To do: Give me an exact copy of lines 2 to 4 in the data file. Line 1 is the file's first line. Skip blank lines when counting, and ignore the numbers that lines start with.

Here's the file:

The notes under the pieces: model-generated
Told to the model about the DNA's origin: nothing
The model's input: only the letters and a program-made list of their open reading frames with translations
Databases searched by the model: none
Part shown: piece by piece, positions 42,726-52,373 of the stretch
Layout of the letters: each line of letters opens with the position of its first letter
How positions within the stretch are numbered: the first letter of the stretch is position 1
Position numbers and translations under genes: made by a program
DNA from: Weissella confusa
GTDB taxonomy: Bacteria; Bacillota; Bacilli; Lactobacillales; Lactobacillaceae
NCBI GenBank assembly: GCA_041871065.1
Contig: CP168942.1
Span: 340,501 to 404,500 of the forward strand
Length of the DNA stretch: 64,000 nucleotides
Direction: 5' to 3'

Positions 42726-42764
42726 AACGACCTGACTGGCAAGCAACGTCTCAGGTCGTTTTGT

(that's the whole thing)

Told to the model about the DNA's origin: nothing
The model's input: only the letters and a program-made list of their open reading frames with translations
Databases searched by the model: none